For a man given to political bravado, Gatundu South MP Moses Kuria cut a remarkably subdued figure at his press conference last Thursday.
Where we expected a brave guerrilla leader emerging to announce the capture of yet another key region by his triumphant Tanga Tanga army, we instead saw a defeated, disarmed and apologetic rebel soldier down on his knees, pleading for mercy from government forces.
The lieutenants, who often flank MK, as the sharp-tongued Gatundu South legislator is fondly referred to by his fans, at public events were conspicuously absent.
Journalists who went to cover the news conference where an online story had earlier suggested Mr Kuria would be announcing his resignation as MP recall having only spotted him in the company of Cornelius Serem, the Aldai MP and an ally of the Deputy President, moments before he sat down to read his press statement.
The full story of how one of Kenya’s foremost political attack dogs shed his teeth just within days of picking a fight with his master and dishing it out on social media will no doubt come out one day.
If and when the story is finally told, it will most likely open with a line in Mr Kuria’s Thursday press statement alluding to some ‘subtle and not-so subtle threats’ to his life. But it is not just the criminal nature of the threats to the Gatundu South MP’s life that should concern us.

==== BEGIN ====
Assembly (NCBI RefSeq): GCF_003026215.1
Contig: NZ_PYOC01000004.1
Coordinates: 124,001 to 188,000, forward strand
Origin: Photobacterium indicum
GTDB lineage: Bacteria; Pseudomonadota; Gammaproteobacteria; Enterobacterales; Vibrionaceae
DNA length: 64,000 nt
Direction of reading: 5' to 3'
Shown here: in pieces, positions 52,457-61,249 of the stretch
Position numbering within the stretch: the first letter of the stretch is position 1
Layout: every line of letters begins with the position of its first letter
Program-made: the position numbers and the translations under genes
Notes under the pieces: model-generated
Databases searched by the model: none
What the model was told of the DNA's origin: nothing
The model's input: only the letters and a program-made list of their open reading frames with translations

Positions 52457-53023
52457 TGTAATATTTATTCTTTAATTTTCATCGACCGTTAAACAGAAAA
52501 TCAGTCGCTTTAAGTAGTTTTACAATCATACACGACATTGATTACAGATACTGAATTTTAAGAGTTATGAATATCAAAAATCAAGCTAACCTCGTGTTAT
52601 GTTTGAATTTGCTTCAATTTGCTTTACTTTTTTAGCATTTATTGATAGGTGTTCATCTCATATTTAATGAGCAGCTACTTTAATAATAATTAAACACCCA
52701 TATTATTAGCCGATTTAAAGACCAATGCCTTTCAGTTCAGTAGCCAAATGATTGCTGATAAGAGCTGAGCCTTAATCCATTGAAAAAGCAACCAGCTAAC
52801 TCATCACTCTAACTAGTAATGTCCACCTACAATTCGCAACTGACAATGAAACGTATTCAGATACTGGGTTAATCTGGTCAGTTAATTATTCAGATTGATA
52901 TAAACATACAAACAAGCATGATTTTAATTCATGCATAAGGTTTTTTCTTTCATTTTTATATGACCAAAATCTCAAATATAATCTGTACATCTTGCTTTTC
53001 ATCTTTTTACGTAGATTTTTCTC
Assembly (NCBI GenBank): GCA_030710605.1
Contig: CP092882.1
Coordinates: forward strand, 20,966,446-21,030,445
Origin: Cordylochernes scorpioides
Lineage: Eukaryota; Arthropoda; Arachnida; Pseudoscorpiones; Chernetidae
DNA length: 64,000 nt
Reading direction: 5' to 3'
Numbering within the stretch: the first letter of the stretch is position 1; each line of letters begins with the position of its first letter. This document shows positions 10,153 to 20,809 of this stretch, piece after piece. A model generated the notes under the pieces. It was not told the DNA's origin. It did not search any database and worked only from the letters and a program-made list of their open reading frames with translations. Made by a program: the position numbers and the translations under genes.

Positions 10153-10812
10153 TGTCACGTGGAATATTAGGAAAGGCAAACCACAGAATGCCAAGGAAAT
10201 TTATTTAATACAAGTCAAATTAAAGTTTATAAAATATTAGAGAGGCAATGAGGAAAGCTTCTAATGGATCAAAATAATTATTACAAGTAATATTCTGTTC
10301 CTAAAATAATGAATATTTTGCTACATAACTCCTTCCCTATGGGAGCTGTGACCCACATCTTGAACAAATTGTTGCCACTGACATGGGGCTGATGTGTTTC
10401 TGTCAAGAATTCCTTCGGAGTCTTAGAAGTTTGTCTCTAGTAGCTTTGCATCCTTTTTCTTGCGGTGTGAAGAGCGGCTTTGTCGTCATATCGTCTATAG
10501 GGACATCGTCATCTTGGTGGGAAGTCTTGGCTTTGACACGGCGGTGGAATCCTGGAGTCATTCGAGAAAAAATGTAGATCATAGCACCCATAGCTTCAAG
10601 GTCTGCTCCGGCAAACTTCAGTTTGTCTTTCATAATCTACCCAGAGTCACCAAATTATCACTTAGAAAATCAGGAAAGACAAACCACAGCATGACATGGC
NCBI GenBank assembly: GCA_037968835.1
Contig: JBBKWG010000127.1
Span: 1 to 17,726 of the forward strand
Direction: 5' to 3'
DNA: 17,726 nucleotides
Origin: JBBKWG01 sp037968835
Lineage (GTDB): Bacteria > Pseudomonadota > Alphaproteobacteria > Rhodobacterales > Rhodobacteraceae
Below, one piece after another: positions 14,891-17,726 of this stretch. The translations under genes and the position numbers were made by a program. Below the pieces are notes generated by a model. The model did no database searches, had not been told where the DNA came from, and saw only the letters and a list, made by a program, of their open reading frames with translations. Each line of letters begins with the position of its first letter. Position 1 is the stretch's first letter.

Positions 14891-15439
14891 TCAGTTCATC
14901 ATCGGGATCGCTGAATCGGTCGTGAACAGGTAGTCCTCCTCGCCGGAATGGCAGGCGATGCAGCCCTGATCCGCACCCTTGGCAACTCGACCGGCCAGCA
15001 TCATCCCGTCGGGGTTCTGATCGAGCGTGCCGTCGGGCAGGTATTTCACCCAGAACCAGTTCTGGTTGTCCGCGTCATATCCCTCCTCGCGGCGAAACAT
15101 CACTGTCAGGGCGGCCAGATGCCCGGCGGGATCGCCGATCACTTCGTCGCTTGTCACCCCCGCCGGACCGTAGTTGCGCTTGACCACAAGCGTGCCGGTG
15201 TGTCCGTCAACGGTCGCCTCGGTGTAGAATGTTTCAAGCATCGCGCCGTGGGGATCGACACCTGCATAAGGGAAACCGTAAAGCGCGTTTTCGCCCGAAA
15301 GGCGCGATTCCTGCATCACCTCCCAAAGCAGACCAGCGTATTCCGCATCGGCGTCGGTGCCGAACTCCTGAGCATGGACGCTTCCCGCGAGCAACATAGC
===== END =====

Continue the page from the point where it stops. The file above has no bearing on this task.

They also betray the kind of political intolerance that is associated with the dark Nyayo Era when anyone who dared to express an opinion perceived to be anti-establishment would be silenced. The Handshake, it would seem, is the new Nyayo.
The vicious backlash against a group of Jubilee MPs from central Kenya who see the political deal between President Uhuru Kenyatta and the opposition leader Raila Odinga aka the Handshake as a ploy to frustrate Deputy President William Ruto’s chances of succeeding Mr Kenyatta harks back to the well-orchestrated Kanu campaigns to stigmatise party dissent in the 1980s and 1990s.
From governors to Kikuyu Council of Elders, no one who considers himself or herself a leader in the region wanted to miss out on the opportunity to publicly declare loyalty to the President and support for the Handshake. Mr Kuria, of course, found it important to emphasise in his statement that he, too, supports the Handshake.
But even if he didn’t, it would be simply out of place for anyone to want to harm him for it well into the third decade of the return of multiparty democracy.
Amid the tense moments caused by politicians fighting over the Handshake, some Kenyans still didn’t lose their sense of humour and served up quite some wisecracks on social media.
The Facebook exchange between these two, particularly cracked me up: Wainaina Wa Wambui: Uhuru Muigai Kenyatta is the most useless president in Kenya’s history!
Ochieng Otieno: Respect our president.